"Land of Nod", EDE, Photo: Rick Smith
Tip of the Month
Nifty Nuptial Tips for Wedding Attire
Once you have your wedding date chosen, use the season and location to focus your clothing needs. Ordering gowns or having them made both mean long term commitment. Research local seamstresses if you want to have them custom made. Use the Professional Association of Custom Clothiers website referral program if there are no listings in your yellow pages or with your local fabric store. You should book an order with a custom dressmaker or designer at least 4 to 6 months in advance. If you are making your own gown, don't hesitate to go and try on gowns first to help make style decisions. Buy fabric early as fabric changes with the season and may not be available if you wait too long.
Good reasons for a custom made gown: proper fit for special size needs, unique design features, and the ability to do period or novelty themes (Renaissance, 1920's all black, etc.). There are companies that specialize in vintage style patterns (including us!). For style research look for the fashion "bible", "20,000 Years of Fashion", by F. Boucher. If cost is a serious issue consider a rental, especially if you are doing a theme wedding. Costume rental companies exist in most market areas and wedding rental shops are becoming more common particularly in highly populated regions.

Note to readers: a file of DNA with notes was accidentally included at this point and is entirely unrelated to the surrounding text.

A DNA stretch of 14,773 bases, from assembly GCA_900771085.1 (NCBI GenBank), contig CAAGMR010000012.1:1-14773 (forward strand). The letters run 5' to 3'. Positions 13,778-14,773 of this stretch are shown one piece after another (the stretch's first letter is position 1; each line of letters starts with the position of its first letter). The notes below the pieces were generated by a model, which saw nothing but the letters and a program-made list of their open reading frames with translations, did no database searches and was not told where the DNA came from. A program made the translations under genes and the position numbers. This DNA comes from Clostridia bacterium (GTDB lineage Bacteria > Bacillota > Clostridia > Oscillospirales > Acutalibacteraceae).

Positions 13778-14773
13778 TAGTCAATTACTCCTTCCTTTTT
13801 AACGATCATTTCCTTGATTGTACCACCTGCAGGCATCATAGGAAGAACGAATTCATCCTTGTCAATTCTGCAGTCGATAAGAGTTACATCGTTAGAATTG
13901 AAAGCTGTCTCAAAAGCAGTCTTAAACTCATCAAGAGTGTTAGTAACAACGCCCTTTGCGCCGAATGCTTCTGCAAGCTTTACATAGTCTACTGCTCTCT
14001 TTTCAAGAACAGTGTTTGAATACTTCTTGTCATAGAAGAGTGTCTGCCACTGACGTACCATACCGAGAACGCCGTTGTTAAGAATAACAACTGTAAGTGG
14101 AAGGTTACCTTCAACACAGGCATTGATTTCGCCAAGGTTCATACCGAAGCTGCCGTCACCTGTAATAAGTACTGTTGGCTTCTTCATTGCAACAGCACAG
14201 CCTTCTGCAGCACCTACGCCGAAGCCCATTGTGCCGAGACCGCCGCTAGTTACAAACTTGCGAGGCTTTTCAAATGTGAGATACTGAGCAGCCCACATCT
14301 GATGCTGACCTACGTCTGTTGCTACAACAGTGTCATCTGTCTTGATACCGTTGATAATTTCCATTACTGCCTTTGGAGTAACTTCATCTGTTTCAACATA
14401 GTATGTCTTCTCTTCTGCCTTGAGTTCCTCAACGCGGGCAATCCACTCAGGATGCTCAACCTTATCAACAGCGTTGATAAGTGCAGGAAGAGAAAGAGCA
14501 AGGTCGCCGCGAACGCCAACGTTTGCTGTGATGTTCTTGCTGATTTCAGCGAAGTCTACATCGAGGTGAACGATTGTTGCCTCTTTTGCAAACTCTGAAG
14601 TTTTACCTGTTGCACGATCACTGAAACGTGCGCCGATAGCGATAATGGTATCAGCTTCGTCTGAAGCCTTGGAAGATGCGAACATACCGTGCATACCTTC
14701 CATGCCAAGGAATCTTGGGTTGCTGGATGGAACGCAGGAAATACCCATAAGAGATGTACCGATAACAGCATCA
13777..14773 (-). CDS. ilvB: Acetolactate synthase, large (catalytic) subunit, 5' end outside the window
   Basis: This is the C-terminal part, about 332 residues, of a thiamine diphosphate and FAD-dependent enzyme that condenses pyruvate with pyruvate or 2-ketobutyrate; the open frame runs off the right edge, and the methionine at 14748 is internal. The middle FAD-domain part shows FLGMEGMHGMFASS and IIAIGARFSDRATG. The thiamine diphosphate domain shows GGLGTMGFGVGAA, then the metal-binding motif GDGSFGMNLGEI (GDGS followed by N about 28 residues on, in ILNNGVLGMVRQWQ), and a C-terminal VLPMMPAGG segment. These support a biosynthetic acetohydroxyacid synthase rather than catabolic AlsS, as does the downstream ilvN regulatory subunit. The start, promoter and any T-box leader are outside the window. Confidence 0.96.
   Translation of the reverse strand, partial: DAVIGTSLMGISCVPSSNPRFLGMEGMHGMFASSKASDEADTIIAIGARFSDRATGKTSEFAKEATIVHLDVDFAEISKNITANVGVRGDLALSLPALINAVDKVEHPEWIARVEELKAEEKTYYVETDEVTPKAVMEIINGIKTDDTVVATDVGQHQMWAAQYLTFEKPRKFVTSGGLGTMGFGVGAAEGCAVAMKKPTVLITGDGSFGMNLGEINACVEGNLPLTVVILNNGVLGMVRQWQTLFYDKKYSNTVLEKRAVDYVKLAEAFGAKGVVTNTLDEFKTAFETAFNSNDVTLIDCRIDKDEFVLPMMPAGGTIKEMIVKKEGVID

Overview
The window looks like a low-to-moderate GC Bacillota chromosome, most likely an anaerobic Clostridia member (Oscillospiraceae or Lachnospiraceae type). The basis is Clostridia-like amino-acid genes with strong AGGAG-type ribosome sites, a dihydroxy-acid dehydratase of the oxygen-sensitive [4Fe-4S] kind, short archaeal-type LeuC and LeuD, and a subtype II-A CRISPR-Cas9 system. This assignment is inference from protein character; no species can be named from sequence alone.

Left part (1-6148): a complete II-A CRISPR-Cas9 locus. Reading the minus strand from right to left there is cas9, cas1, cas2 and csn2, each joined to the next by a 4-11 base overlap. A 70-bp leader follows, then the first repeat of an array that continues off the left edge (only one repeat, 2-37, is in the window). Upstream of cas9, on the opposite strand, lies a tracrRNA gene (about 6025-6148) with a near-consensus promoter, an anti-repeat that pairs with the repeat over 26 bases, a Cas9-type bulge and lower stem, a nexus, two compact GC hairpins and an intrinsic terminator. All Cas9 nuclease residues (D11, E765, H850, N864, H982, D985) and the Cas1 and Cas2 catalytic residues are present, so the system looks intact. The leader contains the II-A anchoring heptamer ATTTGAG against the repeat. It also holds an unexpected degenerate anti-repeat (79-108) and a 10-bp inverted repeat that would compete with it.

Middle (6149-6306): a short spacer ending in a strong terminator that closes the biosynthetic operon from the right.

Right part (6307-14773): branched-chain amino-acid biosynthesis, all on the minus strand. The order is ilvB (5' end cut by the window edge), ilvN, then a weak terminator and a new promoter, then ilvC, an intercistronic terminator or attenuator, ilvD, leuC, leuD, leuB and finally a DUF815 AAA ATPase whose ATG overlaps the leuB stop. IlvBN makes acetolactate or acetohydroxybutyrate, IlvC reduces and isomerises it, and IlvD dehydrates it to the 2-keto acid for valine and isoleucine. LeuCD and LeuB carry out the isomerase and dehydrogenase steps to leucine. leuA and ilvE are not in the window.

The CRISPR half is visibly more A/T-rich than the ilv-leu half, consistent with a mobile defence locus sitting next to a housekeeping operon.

Consider your body type as well as your budget and comfort needs (heavy dancing, long day, hot summer etc.) when choosing a style or theme. Discuss budget with your seamstress. More trim means more labor and higher costs. And the more you change your mind during the process the more labor goes into corrections and raises your cost too! So good communication about your ideas (have photos to show and colors in mind) is crucial. Consider looking at home dec. fabric stores for different and unique fabric possibilities, but be sure to discuss options with your designer or seamstress before you buy or sign on the dotted line! If you want to make your own veil or headpiece, good references are "I Do Veils - So Can You!", by Claudia Lynch, and "Bridal Couture", by Susan Khalje. Be prepared to narrow your research topic on the web as the number of sites related to weddings grows every day!